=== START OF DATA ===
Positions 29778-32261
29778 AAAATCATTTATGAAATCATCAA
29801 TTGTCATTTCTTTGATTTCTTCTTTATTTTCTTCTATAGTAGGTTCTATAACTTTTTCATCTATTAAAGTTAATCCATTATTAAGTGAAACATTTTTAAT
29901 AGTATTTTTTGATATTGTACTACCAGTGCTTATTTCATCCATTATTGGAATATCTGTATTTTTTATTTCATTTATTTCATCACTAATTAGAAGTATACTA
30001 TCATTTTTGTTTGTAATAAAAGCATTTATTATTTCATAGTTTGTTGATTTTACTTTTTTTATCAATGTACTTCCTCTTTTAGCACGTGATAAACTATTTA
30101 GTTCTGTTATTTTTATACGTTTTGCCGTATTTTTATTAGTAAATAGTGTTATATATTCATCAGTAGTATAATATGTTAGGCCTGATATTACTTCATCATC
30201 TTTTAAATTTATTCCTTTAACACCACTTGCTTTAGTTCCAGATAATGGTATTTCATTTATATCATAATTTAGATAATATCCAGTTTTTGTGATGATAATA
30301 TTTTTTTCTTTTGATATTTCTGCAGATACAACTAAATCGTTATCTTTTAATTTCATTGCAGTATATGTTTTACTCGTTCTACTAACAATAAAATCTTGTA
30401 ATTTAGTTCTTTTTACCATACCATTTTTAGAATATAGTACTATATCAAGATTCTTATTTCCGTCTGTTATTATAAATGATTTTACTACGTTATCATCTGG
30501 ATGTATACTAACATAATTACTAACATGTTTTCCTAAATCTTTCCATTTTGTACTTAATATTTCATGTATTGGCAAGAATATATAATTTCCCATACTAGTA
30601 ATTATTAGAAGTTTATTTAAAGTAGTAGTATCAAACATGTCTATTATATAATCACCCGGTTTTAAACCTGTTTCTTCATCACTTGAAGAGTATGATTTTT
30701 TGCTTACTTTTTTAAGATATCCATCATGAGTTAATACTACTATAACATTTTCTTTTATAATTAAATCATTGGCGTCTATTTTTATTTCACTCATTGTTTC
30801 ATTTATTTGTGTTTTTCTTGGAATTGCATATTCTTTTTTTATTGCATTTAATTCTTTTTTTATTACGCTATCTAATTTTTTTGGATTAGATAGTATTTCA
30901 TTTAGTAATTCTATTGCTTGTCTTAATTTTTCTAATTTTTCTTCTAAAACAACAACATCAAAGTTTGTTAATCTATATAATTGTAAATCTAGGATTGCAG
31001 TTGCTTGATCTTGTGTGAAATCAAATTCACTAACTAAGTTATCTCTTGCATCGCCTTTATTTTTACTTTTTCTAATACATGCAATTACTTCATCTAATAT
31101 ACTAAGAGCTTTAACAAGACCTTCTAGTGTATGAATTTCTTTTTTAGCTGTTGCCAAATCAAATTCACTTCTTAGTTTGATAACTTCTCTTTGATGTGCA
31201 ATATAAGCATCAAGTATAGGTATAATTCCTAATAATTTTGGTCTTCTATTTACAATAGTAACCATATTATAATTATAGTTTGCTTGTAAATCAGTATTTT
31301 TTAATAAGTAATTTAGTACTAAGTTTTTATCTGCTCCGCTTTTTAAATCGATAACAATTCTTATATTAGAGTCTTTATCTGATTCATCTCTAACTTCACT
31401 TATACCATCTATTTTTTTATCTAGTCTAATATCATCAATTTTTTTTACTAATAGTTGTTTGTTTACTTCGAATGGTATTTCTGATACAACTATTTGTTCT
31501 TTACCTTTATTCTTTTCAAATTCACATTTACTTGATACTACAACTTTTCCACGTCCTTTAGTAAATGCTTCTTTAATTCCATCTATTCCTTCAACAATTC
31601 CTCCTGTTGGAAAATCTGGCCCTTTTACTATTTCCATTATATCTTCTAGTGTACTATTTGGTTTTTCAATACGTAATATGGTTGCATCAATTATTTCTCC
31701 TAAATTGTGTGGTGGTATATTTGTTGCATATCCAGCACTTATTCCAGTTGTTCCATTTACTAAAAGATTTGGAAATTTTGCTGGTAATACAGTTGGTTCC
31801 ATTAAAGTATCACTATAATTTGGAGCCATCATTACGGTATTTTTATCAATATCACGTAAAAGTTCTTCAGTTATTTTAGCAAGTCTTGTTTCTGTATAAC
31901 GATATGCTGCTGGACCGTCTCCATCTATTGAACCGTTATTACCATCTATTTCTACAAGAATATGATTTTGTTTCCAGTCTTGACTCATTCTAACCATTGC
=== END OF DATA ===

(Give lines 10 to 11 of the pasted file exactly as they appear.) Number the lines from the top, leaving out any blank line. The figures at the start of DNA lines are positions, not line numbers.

30501 ATGTATACTAACATAATTACTAACATGTTTTCCTAAATCTTTCCATTTTGTACTTAATATTTCATGTATTGGCAAGAATATATAATTTCCCATACTAGTA
30601 ATTATTAGAAGTTTATTTAAAGTAGTAGTATCAAACATGTCTATTATATAATCACCCGGTTTTAAACCTGTTTCTTCATCACTTGAAGAGTATGATTTTT